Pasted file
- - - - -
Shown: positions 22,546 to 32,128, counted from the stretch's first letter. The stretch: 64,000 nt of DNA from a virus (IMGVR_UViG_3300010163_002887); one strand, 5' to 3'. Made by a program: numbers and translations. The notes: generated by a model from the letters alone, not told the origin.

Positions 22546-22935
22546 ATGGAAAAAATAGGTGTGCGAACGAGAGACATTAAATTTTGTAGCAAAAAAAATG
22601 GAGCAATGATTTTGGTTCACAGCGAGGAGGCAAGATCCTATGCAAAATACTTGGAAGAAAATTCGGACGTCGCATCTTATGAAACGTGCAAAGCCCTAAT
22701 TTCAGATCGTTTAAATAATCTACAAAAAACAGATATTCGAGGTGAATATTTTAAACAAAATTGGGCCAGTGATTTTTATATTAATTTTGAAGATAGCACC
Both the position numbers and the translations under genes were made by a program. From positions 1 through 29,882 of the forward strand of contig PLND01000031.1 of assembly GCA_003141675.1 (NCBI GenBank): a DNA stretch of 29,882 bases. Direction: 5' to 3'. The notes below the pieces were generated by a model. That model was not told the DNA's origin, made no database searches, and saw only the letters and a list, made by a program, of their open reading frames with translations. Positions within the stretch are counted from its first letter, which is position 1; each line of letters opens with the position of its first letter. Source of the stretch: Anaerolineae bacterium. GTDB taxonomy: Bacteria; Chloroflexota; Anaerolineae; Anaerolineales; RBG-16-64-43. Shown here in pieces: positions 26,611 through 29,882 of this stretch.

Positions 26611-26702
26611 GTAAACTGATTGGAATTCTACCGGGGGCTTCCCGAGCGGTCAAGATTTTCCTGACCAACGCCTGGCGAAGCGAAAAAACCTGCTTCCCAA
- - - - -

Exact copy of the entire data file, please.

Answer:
Shown: positions 22,546 to 32,128, counted from the stretch's first letter. The stretch: 64,000 nt of DNA from a virus (IMGVR_UViG_3300010163_002887); one strand, 5' to 3'. Made by a program: numbers and translations. The notes: generated by a model from the letters alone, not told the origin.

Positions 22546-22935
22546 ATGGAAAAAATAGGTGTGCGAACGAGAGACATTAAATTTTGTAGCAAAAAAAATG
22601 GAGCAATGATTTTGGTTCACAGCGAGGAGGCAAGATCCTATGCAAAATACTTGGAAGAAAATTCGGACGTCGCATCTTATGAAACGTGCAAAGCCCTAAT
22701 TTCAGATCGTTTAAATAATCTACAAAAAACAGATATTCGAGGTGAATATTTTAAACAAAATTGGGCCAGTGATTTTTATATTAATTTTGAAGATAGCACC
Both the position numbers and the translations under genes were made by a program. From positions 1 through 29,882 of the forward strand of contig PLND01000031.1 of assembly GCA_003141675.1 (NCBI GenBank): a DNA stretch of 29,882 bases. Direction: 5' to 3'. The notes below the pieces were generated by a model. That model was not told the DNA's origin, made no database searches, and saw only the letters and a list, made by a program, of their open reading frames with translations. Positions within the stretch are counted from its first letter, which is position 1; each line of letters opens with the position of its first letter. Source of the stretch: Anaerolineae bacterium. GTDB taxonomy: Bacteria; Chloroflexota; Anaerolineae; Anaerolineales; RBG-16-64-43. Shown here in pieces: positions 26,611 through 29,882 of this stretch.

Positions 26611-26702
26611 GTAAACTGATTGGAATTCTACCGGGGGCTTCCCGAGCGGTCAAGATTTTCCTGACCAACGCCTGGCGAAGCGAAAAAACCTGCTTCCCAA